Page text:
5 questions with... Danuta Hübner
Academia, crime novels and skiing.
1. How would you describe your political/leadership style in three words?
Consensual. Open. Future-oriented.
2. Is there anything you have personally achieved or done that would surprise people?
Probably the fact that I transferred pretty fast from purely academic work to politics. For many years, I was a professor and a researcher, with no direct contact with politics. Those who knew me back then were probably quite surprised that I was able to adapt to working in the public sphere with relative ease. Actually, it was a surprise for me too.
3. What was the most inspirational and influential book you have read and why?
This is an easy question to answer only for those who have read just one book in their life. For those of us who read books the same way we eat breakfast or drink coffee, it’s pretty much impossible to choose a single book. Every book I read leaves an indelible mark in my mind, sometimes in my heart. One book on its own doesn’t inspire or influence me, rather it’s the cumulative effect of all the books I read that changes the way I look at the world, at different ways of living and at cultures or people. Sometimes I also read for fun, to relax - crime stories, for example. I hope those don’t inspire or influence me.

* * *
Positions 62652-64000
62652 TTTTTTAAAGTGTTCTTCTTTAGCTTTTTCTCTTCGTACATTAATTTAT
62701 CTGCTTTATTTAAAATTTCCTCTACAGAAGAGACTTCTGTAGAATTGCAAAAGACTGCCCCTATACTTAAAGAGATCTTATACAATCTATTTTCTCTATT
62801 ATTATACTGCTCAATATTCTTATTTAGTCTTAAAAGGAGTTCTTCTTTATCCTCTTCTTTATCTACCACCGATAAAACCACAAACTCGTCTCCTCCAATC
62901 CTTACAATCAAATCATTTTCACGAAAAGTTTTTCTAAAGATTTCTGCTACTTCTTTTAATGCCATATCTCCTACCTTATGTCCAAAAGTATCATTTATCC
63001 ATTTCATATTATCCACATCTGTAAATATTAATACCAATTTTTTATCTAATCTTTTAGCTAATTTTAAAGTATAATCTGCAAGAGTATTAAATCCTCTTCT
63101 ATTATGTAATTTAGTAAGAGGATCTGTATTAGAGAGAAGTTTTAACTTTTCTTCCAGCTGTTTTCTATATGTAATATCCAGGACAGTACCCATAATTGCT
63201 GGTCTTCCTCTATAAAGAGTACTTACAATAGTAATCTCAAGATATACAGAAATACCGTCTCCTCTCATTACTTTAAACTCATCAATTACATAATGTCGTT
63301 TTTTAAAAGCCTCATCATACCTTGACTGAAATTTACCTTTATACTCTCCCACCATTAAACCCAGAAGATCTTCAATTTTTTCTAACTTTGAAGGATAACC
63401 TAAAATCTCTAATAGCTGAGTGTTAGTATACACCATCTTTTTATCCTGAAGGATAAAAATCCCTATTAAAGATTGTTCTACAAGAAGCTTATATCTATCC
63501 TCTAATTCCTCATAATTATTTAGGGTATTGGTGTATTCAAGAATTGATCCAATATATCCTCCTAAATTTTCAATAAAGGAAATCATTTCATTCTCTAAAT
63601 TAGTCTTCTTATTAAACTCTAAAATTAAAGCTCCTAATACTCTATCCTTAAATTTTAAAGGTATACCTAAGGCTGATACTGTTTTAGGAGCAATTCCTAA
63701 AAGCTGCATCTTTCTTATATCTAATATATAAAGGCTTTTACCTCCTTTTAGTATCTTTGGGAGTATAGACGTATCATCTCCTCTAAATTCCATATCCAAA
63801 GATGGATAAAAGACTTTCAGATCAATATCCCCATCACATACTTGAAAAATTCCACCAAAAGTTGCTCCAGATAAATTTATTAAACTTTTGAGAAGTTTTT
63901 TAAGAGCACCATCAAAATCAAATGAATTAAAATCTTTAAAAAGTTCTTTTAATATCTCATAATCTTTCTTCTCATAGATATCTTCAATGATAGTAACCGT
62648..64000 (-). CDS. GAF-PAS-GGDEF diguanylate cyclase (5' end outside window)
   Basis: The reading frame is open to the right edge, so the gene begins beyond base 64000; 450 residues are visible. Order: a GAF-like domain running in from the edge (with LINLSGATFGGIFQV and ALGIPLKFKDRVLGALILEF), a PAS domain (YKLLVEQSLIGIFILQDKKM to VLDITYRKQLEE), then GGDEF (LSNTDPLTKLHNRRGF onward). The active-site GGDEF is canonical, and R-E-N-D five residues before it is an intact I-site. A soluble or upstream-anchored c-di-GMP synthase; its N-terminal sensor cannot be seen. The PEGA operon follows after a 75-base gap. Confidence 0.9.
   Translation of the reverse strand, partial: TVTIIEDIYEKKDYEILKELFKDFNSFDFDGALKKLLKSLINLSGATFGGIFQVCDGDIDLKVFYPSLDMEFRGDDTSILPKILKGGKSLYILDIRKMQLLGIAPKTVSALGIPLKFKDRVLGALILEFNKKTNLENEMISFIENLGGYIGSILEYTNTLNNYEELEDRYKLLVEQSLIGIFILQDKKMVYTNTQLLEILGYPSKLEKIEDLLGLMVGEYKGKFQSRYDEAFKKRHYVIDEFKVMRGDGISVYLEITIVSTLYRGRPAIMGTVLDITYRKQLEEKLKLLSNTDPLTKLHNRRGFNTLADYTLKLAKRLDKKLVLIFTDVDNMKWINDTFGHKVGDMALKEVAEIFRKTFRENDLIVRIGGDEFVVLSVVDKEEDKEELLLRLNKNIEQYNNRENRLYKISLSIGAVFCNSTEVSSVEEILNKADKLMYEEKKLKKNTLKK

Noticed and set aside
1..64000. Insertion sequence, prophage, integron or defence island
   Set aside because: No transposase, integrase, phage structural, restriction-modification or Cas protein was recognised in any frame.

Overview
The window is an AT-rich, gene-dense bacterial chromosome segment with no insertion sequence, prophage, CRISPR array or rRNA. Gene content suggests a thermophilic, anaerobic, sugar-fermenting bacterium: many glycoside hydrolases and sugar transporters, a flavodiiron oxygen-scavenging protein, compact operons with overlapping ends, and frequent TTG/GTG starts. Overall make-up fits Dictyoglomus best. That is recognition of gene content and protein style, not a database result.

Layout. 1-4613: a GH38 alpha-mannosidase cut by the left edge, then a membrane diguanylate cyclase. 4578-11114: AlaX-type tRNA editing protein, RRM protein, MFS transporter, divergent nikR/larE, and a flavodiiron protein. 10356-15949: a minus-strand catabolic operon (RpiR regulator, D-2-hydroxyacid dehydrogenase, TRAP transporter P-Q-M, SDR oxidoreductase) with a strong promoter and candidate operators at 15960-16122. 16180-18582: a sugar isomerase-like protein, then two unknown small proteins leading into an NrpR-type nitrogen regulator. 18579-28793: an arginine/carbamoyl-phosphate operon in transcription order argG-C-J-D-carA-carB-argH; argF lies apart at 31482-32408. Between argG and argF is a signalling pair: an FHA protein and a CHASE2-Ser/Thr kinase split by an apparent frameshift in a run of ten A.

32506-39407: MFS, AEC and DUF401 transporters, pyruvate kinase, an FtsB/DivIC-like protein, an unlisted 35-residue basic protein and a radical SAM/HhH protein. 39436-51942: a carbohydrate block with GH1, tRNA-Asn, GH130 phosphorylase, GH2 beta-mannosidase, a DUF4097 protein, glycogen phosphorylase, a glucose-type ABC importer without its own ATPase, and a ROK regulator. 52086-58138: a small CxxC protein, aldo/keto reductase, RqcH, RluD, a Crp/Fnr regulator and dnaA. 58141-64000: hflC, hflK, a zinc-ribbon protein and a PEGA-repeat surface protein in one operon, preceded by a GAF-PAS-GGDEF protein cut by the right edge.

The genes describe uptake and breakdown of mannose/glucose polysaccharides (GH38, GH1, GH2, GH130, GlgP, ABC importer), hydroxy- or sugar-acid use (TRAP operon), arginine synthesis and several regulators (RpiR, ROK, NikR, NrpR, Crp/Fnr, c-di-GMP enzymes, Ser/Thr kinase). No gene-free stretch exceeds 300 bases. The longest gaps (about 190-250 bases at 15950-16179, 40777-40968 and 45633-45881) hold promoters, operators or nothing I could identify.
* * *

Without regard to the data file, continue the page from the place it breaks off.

4. What one item would you save from your house or apartment/house if it was on fire?
This question is about testing the limits of your rationality under stress. Therefore basics like my phone, my wallet, my passport - those I would take as a rational person. But the rest, I imagine, would be a matter of accident. I would take what was closest to me, whatever was at hand and that I could grab the fastest. Well, there would not be much time to think rationally at that moment. I would probably take some mementos that are important and have some sentimental value for my personal history, from my childhood. Perhaps one or two pieces of clothing that I especially like and cannot leave even a house on fire without.
5. What do you do in your free time to relax and unwind?
Reading, of course. Watching movies. But also skiing, swimming, biking and walking - pretty standard stuff. The nature of my work is such that I am always among people, which is great. But sometimes I just need some solitude, just to think about issues. Therefore I treasure every moment I can have just for myself, walking free against the wind in some empty place, unrecognised by anybody.